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Christmas Now is Drawing Near
Sneak's Noyse (Roddy Skeaping, Lucie Skeaping, Jeremy Barlow, Robin Jeffrey, Mike Brain) with Ray Attfield (voice, hurdy-gurdy, drum), Tim Laycock (voice, concertinas, melodeon)
rec. April 1988, The Meeting House, Frenchay, Bristol, UK. DDD
Experience Classicsonline

Christmas Now is Drawing Near (Advent) [05:02]
(Oh, Christmas now is drawing near at hand; We've been awhile a-wandering; The Waits)
Sweet Jesus born (The Nativity) [07:35]
(Lully, lulla, thou little tiny child; Good people all, this Christmastime; Sweet was the song the Virgin sang)
Down in Yon Forest (Christmas Legends) [09:52]
(As I sat on a sunny bank; Down in yon forest; The holly and the ivy; Joseph was an old man; Cold was the day when in a garden bare)
Tomorrow shall be my dancing day (Carol(e) Roots) [10:03]
(English Dance; Angelus ad virginem; Hail Mary ful of grace; Tomorrow shall be my dancing day; The Furry Day Carol)
Cold winter is come (Plenty and Poverty) [10:36]
(The boar's head in hand bear I; Fy, nay, prithee John; Cold winter is come; Deck the halls with boughs of holly; All hail to the days; As it fell out upon one day)
Remember, O thou man (The Christian message) [05:09]
(Remember, O thou man; On Christmas night all Christians sing; This is the truth sent from above)
God send ypu a happy New Year (Farewell to Christmas) [04:58]
(The old year now away is fled; Here we come a-wassailing; God bless you merry, gentlemen; Oh, Christmas now)

It is almost Christmas, and that means that many popular Christmas carols will be performed in concerts and in the open air. They can be heard in many shapes, by soloists, vocal ensembles, college and cathedral choirs and even by orchestras and opera singers. But how are these carols really meant to be sung? It is easy to look down on tasteless arrangements, and many people prefer the carols as they are sung by the best choirs in Britain. But we should not forget that most carols sung by the cathedral choirs of this country are also arrangements.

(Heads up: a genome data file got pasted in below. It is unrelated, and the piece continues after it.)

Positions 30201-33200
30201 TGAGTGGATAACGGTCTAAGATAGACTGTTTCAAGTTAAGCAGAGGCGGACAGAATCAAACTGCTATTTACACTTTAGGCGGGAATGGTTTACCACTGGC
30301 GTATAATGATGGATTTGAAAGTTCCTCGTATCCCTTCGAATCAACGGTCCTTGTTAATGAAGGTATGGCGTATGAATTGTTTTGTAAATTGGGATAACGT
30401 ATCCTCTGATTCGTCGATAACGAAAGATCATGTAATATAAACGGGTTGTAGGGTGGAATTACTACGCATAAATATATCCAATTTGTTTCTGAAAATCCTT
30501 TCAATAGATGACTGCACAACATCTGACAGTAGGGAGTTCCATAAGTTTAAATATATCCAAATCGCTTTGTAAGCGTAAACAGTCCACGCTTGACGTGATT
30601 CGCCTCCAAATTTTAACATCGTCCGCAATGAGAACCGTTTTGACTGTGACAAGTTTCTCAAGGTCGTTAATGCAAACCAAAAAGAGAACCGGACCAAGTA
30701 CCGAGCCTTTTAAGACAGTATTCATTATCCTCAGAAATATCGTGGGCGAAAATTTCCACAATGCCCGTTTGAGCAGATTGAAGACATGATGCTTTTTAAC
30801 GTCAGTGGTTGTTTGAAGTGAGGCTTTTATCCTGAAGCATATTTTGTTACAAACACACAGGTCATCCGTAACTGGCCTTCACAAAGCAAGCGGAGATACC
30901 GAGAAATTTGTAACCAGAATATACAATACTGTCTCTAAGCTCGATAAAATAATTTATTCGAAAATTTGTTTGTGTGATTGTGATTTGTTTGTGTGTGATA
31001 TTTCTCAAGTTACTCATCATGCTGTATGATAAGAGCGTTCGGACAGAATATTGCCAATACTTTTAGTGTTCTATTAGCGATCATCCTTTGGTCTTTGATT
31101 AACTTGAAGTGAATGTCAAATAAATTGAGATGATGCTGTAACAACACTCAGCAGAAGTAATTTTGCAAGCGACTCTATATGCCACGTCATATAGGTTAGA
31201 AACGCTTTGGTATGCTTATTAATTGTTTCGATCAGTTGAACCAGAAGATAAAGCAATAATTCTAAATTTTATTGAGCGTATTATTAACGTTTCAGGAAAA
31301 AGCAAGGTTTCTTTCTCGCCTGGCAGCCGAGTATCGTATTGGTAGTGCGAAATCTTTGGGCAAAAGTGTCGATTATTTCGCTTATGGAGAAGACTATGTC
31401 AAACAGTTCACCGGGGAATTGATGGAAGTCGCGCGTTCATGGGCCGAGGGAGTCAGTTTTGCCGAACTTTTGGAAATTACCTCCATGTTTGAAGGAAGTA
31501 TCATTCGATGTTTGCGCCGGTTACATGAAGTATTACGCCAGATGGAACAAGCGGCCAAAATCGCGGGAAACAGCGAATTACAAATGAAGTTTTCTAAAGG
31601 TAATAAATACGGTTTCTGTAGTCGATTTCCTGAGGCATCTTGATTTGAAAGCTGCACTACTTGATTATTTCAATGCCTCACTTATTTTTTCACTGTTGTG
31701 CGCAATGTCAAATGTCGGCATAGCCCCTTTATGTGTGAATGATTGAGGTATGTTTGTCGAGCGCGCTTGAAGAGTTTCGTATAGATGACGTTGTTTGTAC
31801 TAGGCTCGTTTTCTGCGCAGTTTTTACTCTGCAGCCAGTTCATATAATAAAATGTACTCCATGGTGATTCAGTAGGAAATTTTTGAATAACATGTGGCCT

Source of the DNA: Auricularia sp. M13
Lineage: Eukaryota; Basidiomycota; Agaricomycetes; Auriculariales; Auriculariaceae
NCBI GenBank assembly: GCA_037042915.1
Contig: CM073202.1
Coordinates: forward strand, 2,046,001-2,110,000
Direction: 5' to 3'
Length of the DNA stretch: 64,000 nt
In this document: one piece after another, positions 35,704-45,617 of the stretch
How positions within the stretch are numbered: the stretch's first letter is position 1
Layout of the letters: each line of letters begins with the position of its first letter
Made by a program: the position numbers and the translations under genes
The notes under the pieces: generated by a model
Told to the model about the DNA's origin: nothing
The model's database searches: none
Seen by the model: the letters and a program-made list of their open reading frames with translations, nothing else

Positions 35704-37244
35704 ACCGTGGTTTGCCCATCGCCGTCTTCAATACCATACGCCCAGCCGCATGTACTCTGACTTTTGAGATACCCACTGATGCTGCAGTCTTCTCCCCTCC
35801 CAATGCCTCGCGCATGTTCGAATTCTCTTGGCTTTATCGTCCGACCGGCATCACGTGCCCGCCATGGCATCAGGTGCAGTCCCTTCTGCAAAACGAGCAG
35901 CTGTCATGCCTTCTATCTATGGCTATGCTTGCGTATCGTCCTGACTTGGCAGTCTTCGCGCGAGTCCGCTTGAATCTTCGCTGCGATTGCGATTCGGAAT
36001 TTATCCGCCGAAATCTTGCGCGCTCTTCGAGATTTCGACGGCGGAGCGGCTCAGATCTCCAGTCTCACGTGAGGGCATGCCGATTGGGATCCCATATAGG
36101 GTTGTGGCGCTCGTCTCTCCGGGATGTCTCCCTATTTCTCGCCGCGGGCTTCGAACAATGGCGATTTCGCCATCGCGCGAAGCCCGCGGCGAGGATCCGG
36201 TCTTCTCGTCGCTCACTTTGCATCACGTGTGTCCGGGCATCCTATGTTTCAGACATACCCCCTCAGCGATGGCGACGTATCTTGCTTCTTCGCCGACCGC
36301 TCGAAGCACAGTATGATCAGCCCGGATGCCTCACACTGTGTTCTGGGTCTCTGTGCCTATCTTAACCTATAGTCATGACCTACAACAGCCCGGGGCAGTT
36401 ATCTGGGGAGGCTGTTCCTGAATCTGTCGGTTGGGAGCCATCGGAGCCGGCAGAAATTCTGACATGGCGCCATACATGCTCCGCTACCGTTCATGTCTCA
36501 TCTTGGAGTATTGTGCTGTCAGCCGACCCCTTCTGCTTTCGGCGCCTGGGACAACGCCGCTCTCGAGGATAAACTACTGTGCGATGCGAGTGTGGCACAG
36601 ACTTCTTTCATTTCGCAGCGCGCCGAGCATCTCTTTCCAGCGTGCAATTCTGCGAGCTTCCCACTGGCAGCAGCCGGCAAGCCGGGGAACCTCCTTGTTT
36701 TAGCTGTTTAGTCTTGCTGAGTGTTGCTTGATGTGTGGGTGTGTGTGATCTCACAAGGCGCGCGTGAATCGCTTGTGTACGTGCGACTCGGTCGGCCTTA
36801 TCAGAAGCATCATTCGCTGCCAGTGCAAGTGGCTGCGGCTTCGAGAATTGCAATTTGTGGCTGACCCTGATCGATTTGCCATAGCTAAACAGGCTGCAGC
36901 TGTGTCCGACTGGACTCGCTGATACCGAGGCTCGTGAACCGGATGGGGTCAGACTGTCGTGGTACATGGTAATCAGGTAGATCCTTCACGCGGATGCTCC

This disc presents a number of carols, some of which are well-known, not only in Britain, but world-wide. But there is very little chance you will have heard them as they are performed by the singers and players of Sneak's Noyse. Carols like 'The holly and the ivy' or 'God bless you merry, gentlemen' show many differences in melody, rhythm and harmony from the way they are usually performed. The style of singing is quite different as well, much closer to that of folk music. In addition instruments are used which one also won't see on a platform during a choral concert with Christmas carols, like triangle, cittern, drum, hurdy-gurdy, concertinas and melodeon. These are not used indiscriminately: the artists know what they are doing, and don't use the concertinas in carols from the renaissance, like 'Angelus ad virginem'.

Many carols are printed in collections put together in the 19th and early 20th centuries. That was the time many people got vividly interested in traditional music, not only in Britain but also elsewhere. I assume one not only needs to do some research but also to use one's imagination to try to figure out how these carols should be performed, as many of them are much older than the time they were published. It seems to me the musicians have done a fine job here, and to hear well-known pieces in such an uncommon interpretation is very interesting and musically enthralling. This is also due to the general level of playing and singing.

The pieces are presented in thematic groups; every subject is one track, so I couldn't give the timing for every single piece. The booklet gives detailed information about every single piece and its likely origin. In addition to the popular pieces I referred to above there are also lesser-known items. This mixture of popular and little-known music is one of the attractions of this disc. It is a bit of a shame that the booklet doesn't give the lyrics, though.

If you are looking for something uncommon to listen to during Christmas time, this could be it. You won't be bored, that's for sure.

Johan van Veen


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